First of all, OptiX supports any custom geometric primitive for which you, as the developer, can calculate the axis aligned bounding box (AABB) and calculate the ray-primitive intersection inside an intersections program you provide.
Now, to make use of the much faster hardware triangle intersection routines inside RTX GPUs, OptiX needs to know that the geometric primitives are triangles to use that special case. That’s why there is a specific acceleration structure (AS) build input type for triangles to let OptiX build the AABBs around the triangles and use the hardware ray-triangle intersection. This is meant with “built-in triangle primitives”.
(When running this on non-RTX boards, OptiX will also calculate the AABBs and use a fast intersection program internally.)
To complete that topic, since OptiX 7.1 there are also built-in curve primitives which have an additional AS build input type and will also build the AABBs internally and provide fast intersection programs for the three types (linear, quadratic, cubic B-splines) you need to query and add to the pipeline and use inside the hit record in the shader binding table (SBT).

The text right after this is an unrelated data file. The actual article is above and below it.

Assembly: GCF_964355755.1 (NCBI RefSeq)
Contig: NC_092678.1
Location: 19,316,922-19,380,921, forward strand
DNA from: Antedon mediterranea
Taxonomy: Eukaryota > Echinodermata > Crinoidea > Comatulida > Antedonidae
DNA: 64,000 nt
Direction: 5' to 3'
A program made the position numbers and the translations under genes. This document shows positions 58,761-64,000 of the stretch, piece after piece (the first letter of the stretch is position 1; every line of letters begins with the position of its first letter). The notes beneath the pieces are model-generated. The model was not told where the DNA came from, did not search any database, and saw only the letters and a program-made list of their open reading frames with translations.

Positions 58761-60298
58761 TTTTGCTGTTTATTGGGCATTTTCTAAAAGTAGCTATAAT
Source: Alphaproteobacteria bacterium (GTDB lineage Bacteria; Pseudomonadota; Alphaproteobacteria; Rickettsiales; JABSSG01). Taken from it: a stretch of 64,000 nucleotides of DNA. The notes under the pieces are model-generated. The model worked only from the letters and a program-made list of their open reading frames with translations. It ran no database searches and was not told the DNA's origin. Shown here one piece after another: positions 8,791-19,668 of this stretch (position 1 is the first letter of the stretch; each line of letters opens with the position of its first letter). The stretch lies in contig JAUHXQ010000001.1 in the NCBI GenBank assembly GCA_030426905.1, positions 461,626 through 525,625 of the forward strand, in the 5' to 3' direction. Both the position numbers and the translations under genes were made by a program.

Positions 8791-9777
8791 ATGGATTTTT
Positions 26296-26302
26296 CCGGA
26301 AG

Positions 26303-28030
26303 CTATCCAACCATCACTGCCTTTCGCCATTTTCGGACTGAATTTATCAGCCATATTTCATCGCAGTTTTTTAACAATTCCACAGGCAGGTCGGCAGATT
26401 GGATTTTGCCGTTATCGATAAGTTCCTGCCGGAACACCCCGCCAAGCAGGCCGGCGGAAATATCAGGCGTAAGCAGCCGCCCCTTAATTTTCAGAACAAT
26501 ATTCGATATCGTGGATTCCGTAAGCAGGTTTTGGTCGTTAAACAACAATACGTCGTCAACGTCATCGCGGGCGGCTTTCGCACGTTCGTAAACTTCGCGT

This is explained inside the Acceleration Structures chapter of the OptiX Programming Guide.
Finally to your actual question: To allow for more pipeline optimizations you can tell OptiX up-front inside the OptixPipelineCompileOptions usesPrimitiveTypeFlags which kind of geometric primitives (custom, triangle, curves) need to be supported by a pipeline, so that OptiX can compile the code more optimally. By default (usesPrimitiveTypeFlags == 0) it supports custom and triangle primitives, but curves must be explicitly enabled there!
Means if you know that there are only built-in triangle primitives used, it’s perfectly fine to set the OptixPipelineCompileOptions usesPrimitiveTypeFlags field to OPTIX_PRIMITIVE_TYPE_FLAGS_TRIANGLE.
Setting it to triangle primitives only, means all your AS build inputs must be of type OptixBuildInputTriangleArray
Please keep reading through the OptiX 7.3 Programming Guide and API Reference and look at the various examples inside the OptiX SDK to see where these things are used. These fundamental things are explained in there.
More OptiX 7 examples can be found when following the sticky post with the OptiX 7.3 release announcement.